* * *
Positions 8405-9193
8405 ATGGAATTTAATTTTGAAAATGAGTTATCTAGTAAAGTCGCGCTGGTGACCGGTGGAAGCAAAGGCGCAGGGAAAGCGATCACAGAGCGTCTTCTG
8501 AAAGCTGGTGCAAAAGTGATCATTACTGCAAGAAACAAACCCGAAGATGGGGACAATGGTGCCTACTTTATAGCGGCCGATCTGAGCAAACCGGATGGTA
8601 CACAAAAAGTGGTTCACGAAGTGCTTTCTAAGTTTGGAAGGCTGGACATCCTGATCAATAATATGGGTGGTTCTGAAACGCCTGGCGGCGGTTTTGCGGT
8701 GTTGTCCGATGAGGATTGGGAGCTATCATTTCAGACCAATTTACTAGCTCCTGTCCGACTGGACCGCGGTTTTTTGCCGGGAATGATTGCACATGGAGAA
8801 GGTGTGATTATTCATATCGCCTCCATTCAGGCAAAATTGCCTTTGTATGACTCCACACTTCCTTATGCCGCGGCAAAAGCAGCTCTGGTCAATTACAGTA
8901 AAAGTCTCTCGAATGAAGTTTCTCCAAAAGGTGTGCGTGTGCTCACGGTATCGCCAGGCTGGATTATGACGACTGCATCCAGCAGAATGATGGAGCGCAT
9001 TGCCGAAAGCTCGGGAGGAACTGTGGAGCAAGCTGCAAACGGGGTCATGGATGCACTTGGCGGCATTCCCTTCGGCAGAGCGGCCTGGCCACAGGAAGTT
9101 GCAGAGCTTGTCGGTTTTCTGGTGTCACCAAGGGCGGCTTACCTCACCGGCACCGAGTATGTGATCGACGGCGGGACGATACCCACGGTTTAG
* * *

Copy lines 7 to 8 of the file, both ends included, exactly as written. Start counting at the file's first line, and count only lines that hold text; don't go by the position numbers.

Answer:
8901 AAAGTCTCTCGAATGAAGTTTCTCCAAAAGGTGTGCGTGTGCTCACGGTATCGCCAGGCTGGATTATGACGACTGCATCCAGCAGAATGATGGAGCGCAT
9001 TGCCGAAAGCTCGGGAGGAACTGTGGAGCAAGCTGCAAACGGGGTCATGGATGCACTTGGCGGCATTCCCTTCGGCAGAGCGGCCTGGCCACAGGAAGTT